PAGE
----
Screening for Sexual Assault when accessing Emergency Contraception at a Pharmacy:
This intervention aims to identify and support people who have experienced sexual assault and are accessing emergency contraception through a pharmacy. The pilot will train pharmacists in trauma informed care and add a screening question asking if sex was consensual to the questions for patients requesting emergency contraception. If someone has experienced sexual assault, they will be given information about the range of the support services available to them including forensic examination without or without police involvement, psychological support, and medical care.
After an assault someone may confused and disoriented and struggle to know how to access care. People who do not want to involve the police may not be aware that they can still have a forensic examination and decide later if they would like a legal case to move forward. The time period when forensic evidence can be collected is limited (samples should be taken as soon as is practically possible and are only possible up to 7 days after sexual assault) so unless someone is aware of the potential for a forensic examination (with or without police involvement) within 7 days they would not be able to make that choice. The goal of this project is to reduce psychological distress and improve medical outcomes for survivors of sexual assault.
I am a year-seven Paediatric trainee, completing my special interest module in gastroenterology, hepatology and nutrition working within the Oxford University NHS Trust. I obtained my medical degree from Imperial College London before starting my paediatric training in the Thames Valley Deanery.
As a Paediatrician, I am in a privileged position to care for children and their families both in the acute care setting, and as part of the wider integrated care system. In recent years, I have become more aware of the health inequalities faced by many of my patients and their families, and the importance of preventative care measures to improve patient outcomes. I have spearheaded quality improvement projects and maximised opportunities to address these at a local, regional, and national level.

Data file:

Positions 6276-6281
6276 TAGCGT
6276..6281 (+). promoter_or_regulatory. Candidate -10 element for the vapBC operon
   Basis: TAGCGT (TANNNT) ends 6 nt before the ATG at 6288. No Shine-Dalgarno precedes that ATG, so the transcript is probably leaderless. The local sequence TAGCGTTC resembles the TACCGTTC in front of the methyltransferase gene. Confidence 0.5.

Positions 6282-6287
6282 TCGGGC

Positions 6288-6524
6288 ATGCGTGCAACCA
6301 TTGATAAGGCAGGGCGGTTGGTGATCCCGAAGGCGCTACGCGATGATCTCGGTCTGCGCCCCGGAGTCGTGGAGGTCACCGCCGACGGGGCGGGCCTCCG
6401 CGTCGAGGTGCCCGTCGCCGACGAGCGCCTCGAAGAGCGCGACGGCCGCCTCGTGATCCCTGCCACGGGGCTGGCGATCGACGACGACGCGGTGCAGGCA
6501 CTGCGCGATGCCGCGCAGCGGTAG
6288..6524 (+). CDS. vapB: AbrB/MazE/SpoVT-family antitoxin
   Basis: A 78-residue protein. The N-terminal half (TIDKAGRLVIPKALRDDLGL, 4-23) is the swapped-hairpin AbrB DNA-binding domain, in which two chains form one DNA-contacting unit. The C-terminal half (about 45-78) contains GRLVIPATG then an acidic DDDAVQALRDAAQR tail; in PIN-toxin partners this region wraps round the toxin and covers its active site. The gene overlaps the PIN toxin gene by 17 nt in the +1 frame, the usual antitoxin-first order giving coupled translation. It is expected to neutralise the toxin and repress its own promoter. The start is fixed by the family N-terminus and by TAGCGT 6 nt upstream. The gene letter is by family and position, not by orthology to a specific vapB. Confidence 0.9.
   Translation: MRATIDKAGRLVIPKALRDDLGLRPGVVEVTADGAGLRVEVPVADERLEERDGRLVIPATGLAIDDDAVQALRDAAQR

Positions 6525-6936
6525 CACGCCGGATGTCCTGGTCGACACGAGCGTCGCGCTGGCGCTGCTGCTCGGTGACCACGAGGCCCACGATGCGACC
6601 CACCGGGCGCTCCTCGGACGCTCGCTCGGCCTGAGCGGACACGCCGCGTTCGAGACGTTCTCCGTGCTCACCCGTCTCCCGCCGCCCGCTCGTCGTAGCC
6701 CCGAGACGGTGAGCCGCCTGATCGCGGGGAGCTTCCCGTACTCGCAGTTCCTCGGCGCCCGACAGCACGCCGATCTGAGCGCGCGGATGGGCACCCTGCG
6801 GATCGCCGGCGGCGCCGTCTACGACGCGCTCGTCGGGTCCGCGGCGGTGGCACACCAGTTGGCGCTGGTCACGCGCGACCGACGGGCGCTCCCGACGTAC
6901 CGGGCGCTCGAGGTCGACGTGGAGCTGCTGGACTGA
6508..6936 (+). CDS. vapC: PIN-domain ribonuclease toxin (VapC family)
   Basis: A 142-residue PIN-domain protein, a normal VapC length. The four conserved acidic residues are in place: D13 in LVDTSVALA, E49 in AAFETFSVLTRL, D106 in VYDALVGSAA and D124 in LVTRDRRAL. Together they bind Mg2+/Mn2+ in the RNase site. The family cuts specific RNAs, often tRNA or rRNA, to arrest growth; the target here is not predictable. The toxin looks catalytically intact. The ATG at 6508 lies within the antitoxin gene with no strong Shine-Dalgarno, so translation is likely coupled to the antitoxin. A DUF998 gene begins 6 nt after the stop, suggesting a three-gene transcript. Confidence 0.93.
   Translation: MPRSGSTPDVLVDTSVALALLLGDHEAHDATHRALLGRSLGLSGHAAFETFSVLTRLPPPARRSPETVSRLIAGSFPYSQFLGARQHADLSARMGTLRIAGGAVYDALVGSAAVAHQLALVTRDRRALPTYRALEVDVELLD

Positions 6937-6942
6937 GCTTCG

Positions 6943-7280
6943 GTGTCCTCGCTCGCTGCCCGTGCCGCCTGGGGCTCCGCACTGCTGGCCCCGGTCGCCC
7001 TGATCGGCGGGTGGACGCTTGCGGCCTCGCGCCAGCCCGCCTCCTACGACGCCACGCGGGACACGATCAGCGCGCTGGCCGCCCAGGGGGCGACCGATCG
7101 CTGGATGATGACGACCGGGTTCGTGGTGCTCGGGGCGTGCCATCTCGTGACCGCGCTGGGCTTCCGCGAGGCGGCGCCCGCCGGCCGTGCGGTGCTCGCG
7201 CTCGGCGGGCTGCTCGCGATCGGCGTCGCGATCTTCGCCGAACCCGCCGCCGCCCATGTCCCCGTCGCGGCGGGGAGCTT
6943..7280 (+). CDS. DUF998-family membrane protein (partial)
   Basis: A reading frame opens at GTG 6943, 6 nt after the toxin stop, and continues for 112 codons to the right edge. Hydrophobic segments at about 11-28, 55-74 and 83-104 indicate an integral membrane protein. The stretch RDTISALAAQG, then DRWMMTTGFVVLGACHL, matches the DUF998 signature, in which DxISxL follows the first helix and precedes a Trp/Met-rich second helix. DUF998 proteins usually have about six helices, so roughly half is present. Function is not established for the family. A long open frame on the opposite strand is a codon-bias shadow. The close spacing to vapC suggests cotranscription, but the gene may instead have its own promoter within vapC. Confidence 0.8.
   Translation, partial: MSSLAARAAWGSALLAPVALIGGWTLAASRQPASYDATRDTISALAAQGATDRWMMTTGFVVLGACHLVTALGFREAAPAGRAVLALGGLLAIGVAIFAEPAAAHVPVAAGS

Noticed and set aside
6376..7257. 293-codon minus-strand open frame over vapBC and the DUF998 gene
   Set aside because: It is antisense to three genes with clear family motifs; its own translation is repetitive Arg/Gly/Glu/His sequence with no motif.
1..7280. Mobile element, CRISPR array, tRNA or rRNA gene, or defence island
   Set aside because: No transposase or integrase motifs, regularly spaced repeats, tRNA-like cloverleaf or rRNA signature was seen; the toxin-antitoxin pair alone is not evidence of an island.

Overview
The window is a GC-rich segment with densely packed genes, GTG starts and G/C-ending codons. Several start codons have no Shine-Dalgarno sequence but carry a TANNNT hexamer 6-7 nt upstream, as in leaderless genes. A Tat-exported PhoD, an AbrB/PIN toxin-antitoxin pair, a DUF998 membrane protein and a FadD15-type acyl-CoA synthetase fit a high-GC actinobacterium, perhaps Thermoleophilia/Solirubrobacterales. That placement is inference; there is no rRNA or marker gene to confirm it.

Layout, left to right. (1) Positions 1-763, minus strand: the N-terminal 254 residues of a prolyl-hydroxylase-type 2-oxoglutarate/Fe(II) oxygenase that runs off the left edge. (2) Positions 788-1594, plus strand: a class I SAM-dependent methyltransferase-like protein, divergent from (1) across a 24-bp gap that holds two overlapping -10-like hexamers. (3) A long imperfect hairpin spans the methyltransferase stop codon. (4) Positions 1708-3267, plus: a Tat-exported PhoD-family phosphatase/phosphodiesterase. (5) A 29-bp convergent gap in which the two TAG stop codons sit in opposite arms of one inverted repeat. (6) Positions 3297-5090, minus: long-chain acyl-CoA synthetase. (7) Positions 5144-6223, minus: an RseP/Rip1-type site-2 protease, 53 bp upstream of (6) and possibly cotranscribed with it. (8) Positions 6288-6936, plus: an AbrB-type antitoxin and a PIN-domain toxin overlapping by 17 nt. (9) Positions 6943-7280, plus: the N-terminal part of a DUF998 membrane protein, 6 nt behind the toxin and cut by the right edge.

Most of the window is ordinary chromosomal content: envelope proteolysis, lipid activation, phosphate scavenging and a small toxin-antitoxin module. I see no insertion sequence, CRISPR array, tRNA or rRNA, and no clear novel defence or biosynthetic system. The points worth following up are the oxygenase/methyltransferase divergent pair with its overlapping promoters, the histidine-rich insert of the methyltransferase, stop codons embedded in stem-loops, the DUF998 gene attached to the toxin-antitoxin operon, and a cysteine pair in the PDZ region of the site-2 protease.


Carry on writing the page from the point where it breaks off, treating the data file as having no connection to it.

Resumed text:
On this fellowship, I look forward to developing my knowledge of population health and building a network of like-minded professionals dedicated to integrating it into our everyday practice. I am excited to continue to pioneer sustainable changes addressing health inequalities to improve our national health and wellbeing.
Clearing the blockage:
Overall am of the project: To improve the quality of life and care of children suffering from constipation through education and increased awareness of its prevalence and burden on patients, families, and the NHS.
Outline of project
Constipation in children is common with figures as high as 30% of which 75% are functional or idiopathic. The aetiology of constipation is complex and multifactorial, with contributing factors including medications, a family history of constipation and life evets e.g. toilet training and starting school.
The signs and symptoms of constipation are often not recognised, and its impact underestimated with reduced quality of life for patients and their families including physical and mental wellbeing and loss of education time. It also results in a significant burden on the health service through volume of consultations and cost of treatment. There is clear guidance on the diagnosis and management of childhood constipation (NICE guidance) however in practice the management is complex requiring ongoing follow up and often the deviation from the guidance.
The current management approach is a reactionary one rather than a preventative proactive approach as much less is known about the impact modifiable risk factors. Evidence shows that early recognition and management of constipation improves outcomes. Therefore, by educating professionals and families around the importance of including constipation as part of routine health promotion and the impact of appropriate early management and follow up would improve patient experience, outcomes and reduce its impact on the health service.
As part of my project, I have the privilege of working with many pioneers in care of children with constipation and their families including charities, national working groups, national health leaders involved in health promotion and education, health care professionals to understand the ongoing work trend and enabling me to ensure my project is appropriately focused to where the greatest need is currently. I am excited to continue to work within this network to improve the health and wellbeing for children with constipation now and in the future.